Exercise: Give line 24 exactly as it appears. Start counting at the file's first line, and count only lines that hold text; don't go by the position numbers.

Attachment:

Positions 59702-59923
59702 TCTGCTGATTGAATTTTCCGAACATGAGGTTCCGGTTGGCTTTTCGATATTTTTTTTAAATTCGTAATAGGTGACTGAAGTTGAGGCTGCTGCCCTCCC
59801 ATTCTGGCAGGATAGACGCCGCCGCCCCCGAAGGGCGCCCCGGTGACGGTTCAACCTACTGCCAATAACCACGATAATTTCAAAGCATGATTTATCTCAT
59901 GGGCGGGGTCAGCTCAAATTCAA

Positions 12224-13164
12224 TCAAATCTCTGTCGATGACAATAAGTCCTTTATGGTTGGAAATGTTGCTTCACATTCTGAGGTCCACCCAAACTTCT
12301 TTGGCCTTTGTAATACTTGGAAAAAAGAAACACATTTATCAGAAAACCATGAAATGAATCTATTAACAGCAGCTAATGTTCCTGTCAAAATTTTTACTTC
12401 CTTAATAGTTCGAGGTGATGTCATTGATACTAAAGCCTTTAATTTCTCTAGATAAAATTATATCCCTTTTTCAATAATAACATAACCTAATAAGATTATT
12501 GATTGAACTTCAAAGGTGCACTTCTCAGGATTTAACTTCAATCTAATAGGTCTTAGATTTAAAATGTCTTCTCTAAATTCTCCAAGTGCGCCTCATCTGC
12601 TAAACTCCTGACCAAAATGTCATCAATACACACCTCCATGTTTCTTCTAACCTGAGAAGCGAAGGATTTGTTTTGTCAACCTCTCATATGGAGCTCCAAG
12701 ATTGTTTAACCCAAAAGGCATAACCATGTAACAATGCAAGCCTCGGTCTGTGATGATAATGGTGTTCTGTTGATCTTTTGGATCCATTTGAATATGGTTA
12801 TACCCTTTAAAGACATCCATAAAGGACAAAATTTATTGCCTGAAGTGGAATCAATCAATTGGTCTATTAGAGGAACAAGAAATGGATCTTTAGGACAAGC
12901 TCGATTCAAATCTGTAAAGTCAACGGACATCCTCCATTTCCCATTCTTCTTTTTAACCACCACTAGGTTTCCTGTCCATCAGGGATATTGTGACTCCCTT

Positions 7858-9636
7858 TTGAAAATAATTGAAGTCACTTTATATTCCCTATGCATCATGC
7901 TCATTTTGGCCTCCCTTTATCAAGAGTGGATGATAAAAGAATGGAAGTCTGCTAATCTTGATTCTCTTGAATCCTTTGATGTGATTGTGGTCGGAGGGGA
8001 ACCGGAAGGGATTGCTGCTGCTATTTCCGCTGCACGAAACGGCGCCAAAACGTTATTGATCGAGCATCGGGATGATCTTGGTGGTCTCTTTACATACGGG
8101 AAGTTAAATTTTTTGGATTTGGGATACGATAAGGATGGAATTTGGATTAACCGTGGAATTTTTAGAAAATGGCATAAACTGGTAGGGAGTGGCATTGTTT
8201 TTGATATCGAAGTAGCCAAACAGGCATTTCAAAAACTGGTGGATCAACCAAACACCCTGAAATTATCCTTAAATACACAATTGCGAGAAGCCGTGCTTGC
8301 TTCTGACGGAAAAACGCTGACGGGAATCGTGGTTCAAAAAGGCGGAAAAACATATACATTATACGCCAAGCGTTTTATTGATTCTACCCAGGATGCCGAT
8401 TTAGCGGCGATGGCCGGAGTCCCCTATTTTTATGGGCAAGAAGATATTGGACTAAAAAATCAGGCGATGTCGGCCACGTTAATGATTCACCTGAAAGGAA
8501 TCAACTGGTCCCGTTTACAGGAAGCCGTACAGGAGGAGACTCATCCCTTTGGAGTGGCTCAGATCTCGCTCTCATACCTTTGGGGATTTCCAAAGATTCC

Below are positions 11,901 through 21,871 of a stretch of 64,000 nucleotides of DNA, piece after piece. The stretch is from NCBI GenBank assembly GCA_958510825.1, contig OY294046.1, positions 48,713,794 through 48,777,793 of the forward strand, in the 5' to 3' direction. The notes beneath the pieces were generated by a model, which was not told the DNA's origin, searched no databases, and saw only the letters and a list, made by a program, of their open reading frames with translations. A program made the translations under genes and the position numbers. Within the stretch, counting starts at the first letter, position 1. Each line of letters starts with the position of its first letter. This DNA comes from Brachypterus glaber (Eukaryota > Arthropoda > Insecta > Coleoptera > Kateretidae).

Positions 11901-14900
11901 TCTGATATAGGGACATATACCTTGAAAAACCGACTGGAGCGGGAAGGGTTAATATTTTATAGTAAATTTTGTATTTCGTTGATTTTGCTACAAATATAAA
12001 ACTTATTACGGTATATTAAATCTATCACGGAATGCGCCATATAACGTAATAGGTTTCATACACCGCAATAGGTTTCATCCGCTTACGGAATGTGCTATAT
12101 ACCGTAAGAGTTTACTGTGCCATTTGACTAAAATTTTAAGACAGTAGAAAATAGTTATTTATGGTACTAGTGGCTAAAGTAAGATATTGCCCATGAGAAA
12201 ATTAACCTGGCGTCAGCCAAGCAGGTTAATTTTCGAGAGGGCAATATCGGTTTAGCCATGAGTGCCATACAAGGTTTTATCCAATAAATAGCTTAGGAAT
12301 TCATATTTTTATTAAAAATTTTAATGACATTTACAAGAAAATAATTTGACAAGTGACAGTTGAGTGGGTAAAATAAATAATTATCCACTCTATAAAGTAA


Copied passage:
Positions 11901-14900